The musical legacy of composer John Verrall, who taught composition and music theory at the University of Washington for 25 years, was constrained only by his humility.
"He knew his own worth but did not want to capitalize on it," said John Kunz, a friend for more than 30 years. "This was a quiet man who could relax because he knew what he had done."
Mr. Verrall died of congestive heart failure at his Laurelhurst home Sunday at age 92.
With his death, the Verrall catalog of symphonies and concertos could become accessible to classical-music lovers beyond the circle of composers, musicians and students who have revered his talents for years.
William Bolcom, who won the Pulitzer Prize for music in 1988 and studied under Mr. Verrall, wants the world to become acquainted with Verrall scores through a retrospective on compact disc, said Robin McCabe, director of the UW School of Music.
Born in Iowa, Mr. Verrall experienced his musical baptism at the piano at a young age. At 12, a brush with greatness set him on his career course. He attended a concert by Rachmaninoff and was allowed to meet the Russian composer. The youngster handed the master a musical score he had written.
"Rachmaninoff was so impressed that he contacted some senior people at the University of Chicago and that led to him being able to take correspondence lessons in musical composition," Kunz said.
Mr. Verrall obtained a bachelor's degree in music from the Minneapolis College of Music in 1929 and a bachelor of arts from the University of Minnesota in 1934. One of his first jobs was as an usher during performances of the Minneapolis Symphony, which permitted him to attend each concert.
Dmitri Mitropolous, the legendary conductor of the Minneapolis Symphony, took an interest in Mr. Verrall, and the orchestra performed his compositions. Kunz said Mitropolous pledged to Mr. Verrall that the symphony would perform anything he wrote.
Vilem Sokol, a UW music professor emeritus and former conductor of the Seattle Youth Symphony, said Mr. Verrall liked to regale his colleagues with stories about Mitropolous.
"He said he would give Mitropolous one of his scores and he would leaf through it page by page, spending about five or 10 seconds on each page," Sokol recalled. "Then when Mitropolous got to the end, he would say, `Jack, back on page 34 the tuba was in the wrong register' or something like that."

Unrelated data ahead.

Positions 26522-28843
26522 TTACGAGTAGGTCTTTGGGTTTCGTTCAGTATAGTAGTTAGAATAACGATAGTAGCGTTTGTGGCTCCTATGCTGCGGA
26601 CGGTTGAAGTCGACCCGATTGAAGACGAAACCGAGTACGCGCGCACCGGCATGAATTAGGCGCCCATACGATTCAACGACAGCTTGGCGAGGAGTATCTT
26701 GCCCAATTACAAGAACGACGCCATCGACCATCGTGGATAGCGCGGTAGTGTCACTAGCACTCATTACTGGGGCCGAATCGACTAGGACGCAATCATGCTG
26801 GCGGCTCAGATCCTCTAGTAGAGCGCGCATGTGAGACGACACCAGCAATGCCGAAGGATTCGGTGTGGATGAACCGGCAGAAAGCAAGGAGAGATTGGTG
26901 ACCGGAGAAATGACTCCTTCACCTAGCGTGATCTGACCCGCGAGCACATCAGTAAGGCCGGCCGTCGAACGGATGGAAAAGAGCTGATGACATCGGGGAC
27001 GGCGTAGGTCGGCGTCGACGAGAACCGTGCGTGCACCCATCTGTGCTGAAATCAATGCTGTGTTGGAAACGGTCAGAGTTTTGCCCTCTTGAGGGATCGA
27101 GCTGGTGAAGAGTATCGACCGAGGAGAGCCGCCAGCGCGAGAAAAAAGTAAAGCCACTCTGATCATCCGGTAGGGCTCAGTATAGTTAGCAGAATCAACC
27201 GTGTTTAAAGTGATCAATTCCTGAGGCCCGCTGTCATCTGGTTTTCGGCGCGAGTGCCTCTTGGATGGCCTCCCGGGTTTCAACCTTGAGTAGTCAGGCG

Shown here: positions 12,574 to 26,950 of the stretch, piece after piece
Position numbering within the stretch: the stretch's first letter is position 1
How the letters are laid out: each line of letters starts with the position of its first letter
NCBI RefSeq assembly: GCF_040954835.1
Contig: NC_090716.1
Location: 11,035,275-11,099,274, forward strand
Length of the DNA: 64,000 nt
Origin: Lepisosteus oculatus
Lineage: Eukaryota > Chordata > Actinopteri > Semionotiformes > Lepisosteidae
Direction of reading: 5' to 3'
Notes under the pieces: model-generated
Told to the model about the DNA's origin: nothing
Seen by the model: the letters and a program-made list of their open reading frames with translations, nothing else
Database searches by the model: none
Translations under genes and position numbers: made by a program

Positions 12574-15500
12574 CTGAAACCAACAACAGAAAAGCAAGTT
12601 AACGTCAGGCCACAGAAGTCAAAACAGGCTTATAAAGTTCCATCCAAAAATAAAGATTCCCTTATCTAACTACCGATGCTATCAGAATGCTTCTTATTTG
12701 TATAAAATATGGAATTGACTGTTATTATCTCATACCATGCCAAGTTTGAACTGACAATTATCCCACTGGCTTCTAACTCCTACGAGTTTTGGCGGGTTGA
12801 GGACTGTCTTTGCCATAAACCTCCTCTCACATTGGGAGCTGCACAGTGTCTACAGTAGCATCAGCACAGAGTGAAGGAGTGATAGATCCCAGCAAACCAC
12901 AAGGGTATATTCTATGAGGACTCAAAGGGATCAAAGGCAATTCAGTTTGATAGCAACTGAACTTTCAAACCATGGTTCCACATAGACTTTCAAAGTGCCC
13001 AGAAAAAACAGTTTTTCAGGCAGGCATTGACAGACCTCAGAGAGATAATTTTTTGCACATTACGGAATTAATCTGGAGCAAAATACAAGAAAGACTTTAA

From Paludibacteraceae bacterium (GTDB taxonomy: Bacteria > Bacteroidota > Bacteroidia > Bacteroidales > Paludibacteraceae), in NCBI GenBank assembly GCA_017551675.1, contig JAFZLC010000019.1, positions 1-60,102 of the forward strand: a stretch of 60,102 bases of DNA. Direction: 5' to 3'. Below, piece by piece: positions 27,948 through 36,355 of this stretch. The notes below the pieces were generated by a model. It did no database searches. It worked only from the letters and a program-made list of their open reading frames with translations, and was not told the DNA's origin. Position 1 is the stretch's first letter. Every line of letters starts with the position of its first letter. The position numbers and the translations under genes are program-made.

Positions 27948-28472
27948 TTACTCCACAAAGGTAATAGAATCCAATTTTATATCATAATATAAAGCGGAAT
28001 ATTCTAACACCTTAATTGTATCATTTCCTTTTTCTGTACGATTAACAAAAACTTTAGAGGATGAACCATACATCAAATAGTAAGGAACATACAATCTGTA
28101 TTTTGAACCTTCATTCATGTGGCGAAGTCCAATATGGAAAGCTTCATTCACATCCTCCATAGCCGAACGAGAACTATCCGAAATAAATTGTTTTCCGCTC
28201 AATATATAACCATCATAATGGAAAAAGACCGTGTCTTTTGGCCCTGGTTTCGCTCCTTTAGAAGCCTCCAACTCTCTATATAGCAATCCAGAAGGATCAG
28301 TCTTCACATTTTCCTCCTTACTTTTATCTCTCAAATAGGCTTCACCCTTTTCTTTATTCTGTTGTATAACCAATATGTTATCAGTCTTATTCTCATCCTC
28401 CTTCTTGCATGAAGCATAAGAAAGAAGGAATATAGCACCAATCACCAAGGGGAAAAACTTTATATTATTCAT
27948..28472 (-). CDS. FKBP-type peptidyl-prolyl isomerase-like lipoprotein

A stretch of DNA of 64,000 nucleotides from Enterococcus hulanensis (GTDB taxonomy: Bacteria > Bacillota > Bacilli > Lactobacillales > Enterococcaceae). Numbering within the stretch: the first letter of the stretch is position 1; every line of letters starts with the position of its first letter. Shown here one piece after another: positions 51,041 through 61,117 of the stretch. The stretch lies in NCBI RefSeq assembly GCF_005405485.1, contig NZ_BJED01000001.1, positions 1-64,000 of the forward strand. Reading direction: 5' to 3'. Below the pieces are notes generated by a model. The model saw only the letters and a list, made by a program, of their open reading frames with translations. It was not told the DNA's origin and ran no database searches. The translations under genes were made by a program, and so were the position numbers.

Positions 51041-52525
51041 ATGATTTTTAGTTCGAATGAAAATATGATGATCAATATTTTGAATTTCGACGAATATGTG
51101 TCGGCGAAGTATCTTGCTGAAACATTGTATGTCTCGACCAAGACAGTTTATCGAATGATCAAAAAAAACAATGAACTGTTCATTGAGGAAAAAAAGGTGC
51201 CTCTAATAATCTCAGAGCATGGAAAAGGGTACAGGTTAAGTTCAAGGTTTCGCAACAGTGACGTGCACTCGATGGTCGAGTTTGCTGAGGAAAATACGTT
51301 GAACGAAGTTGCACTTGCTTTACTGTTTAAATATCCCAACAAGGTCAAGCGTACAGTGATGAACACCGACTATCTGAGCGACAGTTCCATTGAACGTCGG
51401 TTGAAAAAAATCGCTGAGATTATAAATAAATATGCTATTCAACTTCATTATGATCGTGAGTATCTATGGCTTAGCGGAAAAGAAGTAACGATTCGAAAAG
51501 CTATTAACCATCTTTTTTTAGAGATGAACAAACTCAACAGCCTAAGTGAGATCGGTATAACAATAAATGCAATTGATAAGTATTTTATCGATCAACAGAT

Mr. Verrall charmed people not only through his music, but also his winning personality, Sokol said.
"It really says something that his compositions appealed to someone like Mitropolous, who was always promoting very contemporary works," he said. "Jack's works had a contemporary feel to them, but they were in no way ultracontemporary."
Mr. Verrall studied under American composer Aaron Copland in New York at the Berkshire Music Center; Composer Leonard Bernstein was a classmate at the Tanglewood Music Center in Massachusetts. After serving in World War II, Mr. Verrall worked in New York as the music editor for G. Schirmer, which publishes classical compositions. It was a plum job for an aspiring composer.
"As far as I know, he never used his position there to spread his own music," said Bela Siki, a UW music professor emeritus.
Mr. Verrall accepted a position on the UW faculty in 1948. He retired in 1973. He received various honors along the way, including a D.H. Lawrence Fellowship in 1964. During that year, he lived in Lawrence's former home in Taos, N.M..
As a teacher, he was well-liked by students, said McCabe, the UW School of Music director, who was a UW undergraduate during Mr. Verrall's tenure.
"He was passionately committed to music," she said. "He lived and breathed music. That kind of teacher is just naturally inspiring. And his modest sense of self was endearing, especially to young people."
His students, she said, "emerged with a great understanding in the way lines move and breathe in musical composition."
Mr. Verrall was asked to compose a choral symphony as part of the Washington Centennial celebration in 1989. The subject of the piece was Chief Joseph, and it was performed at Whitman College in Walla Walla and New York's Carnegie Hall.
It was his final major composition.
Mr.Verrall, preceded in death by his wife, Margaret, last year, is survived by an older brother in Mississippi. No public memorial service will be held.
Stuart Eskenazi can be reached at 206-464-2293 or email@example.com.